Is Too Much Sleep a Bad Thing?


While everyone knows the importance of a good night’s rest, sometimes there is such a thing as too much of a good thing. While lack of sleep can lead to decreased immunity and increased stress, too much sleep may lead to a higher risk of stroke or could be a sign of sleep problems. The recommended goal is about seven to eight hours of sleep per night. Naps may be supplemented occasionally as they can help the body catch up on lost rest, but oversleeping may mean you aren’t getting the best sleep possible.

A recent study published in the journal “Neurology” looked at roughly 9,600 older adults for around 10 years. Participants who reported sleeping more than eight hours per night were 46 percent more likely to have a stroke, compare to those with moderate sleep levels. Even after accounting for factors like high blood pressure and other environmental factors, those who slept longer still had an elevated stroke risk. Light sleepers, participants who slept six or less per hours had a slightly higher risk for stroke, but it was not statistically significant.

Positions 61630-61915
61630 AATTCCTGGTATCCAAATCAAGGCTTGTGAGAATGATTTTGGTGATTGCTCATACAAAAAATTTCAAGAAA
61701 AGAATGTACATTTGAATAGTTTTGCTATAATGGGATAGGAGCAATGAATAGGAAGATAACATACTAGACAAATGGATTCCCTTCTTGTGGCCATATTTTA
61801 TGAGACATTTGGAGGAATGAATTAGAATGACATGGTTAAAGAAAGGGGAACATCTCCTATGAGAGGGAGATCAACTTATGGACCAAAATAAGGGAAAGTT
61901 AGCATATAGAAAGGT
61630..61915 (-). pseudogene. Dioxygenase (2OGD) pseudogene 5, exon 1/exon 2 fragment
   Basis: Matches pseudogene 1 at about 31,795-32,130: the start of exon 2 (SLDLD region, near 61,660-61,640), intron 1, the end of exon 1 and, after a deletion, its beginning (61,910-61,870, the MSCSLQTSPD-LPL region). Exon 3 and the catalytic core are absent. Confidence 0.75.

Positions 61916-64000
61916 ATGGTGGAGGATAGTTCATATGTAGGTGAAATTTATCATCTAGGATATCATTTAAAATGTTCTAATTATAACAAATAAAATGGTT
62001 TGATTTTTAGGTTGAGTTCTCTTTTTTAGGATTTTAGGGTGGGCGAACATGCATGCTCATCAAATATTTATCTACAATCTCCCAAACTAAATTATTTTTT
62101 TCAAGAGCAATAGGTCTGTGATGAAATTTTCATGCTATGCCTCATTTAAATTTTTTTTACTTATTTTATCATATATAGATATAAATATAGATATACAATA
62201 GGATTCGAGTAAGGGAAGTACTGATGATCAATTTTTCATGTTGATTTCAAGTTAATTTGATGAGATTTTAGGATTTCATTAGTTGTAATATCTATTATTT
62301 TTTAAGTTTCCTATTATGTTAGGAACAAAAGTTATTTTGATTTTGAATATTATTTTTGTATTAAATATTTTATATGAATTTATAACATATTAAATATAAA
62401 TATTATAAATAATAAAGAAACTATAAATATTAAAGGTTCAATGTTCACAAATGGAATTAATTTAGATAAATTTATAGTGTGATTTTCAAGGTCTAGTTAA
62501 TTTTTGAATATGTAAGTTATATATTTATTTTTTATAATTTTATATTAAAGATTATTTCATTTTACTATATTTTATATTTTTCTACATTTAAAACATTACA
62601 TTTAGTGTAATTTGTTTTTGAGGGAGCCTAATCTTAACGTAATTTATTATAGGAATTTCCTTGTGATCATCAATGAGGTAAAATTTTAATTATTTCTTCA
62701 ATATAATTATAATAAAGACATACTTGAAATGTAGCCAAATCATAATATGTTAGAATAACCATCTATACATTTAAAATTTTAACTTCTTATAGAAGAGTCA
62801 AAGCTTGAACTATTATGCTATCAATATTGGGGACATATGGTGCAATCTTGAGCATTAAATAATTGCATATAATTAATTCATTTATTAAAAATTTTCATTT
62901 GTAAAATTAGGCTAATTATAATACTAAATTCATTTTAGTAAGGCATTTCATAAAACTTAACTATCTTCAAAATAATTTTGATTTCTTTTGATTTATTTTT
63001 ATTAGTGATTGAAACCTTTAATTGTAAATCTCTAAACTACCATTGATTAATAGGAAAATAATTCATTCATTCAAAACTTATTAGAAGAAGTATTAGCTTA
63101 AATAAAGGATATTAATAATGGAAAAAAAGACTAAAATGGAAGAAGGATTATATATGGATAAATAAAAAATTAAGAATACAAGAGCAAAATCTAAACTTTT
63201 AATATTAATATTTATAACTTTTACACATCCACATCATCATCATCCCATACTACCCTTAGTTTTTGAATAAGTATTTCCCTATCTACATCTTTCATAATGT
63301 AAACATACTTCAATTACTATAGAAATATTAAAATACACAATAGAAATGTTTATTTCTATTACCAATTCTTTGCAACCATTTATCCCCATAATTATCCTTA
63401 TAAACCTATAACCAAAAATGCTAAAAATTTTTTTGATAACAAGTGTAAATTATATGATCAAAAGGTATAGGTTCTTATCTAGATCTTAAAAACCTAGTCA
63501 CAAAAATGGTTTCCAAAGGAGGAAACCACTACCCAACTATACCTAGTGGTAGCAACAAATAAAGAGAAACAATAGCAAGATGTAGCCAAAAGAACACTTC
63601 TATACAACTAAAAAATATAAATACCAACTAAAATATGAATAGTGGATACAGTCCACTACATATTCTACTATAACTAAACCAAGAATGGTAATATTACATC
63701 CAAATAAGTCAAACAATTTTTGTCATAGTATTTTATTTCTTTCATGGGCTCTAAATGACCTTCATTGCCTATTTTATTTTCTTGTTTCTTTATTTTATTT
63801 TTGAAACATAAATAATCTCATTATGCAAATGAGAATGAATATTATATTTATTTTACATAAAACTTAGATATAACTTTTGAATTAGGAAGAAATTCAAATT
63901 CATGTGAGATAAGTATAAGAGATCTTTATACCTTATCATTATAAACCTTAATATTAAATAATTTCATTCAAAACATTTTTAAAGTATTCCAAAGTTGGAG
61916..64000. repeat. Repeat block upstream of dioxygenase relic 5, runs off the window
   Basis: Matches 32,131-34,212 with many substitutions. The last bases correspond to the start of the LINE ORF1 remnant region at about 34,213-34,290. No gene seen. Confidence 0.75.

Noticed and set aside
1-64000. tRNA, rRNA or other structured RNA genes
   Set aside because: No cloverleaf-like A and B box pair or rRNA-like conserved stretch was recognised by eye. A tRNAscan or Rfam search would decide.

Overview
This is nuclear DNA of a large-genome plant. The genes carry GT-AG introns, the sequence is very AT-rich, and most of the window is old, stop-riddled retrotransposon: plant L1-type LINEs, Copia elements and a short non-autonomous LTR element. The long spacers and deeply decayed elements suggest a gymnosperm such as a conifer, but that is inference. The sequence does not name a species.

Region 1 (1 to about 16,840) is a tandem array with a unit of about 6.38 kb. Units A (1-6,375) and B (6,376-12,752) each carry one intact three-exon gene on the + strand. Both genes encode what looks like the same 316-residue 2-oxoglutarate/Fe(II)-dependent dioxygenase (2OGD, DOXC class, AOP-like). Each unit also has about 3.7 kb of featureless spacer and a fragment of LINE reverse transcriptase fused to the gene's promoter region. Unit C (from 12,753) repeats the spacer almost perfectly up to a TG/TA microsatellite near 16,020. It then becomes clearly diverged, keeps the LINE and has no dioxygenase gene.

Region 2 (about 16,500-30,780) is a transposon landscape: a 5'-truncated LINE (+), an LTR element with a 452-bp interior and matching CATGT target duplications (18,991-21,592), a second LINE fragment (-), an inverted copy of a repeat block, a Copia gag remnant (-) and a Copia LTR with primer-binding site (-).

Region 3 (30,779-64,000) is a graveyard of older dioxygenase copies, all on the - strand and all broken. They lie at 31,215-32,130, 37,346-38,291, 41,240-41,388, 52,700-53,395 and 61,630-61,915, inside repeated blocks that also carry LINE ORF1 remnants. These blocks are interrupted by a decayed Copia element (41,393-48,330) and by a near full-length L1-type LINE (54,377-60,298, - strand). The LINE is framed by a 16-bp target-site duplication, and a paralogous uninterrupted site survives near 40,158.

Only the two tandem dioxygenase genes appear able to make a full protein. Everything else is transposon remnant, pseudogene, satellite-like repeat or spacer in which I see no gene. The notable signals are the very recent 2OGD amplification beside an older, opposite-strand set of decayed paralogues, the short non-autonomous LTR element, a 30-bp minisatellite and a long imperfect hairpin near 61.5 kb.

People who oversleep may also be showing a symptom of another, potentially more serious, condition. Depression, heart diseases, high cholesterol, and even high stress can cause lengthy sleep sessions. It is common reasoning: those who are unhealthy tend to want to sleep more. When our body’s immune system is hard at work fighting viruses, chemicals in the brain make you feel more fatigued. It is important to rest to encourage the immune system to fight even harder.

If you begin over sleeping or under sleeping suddenly, it could be a sign of a problem. Generally when people get older, they require less and less sleep. If older adults begin snoozing more than usual, it could signal depression, sleep disorders, or a different health problem. If this occurs, it is important to discuss these changes with your physician. Sometimes a little extra sleep or lack thereof is common, but too much have one or the other could be something else.

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Used under Creative Commons Licensing courtesy of Durant Weston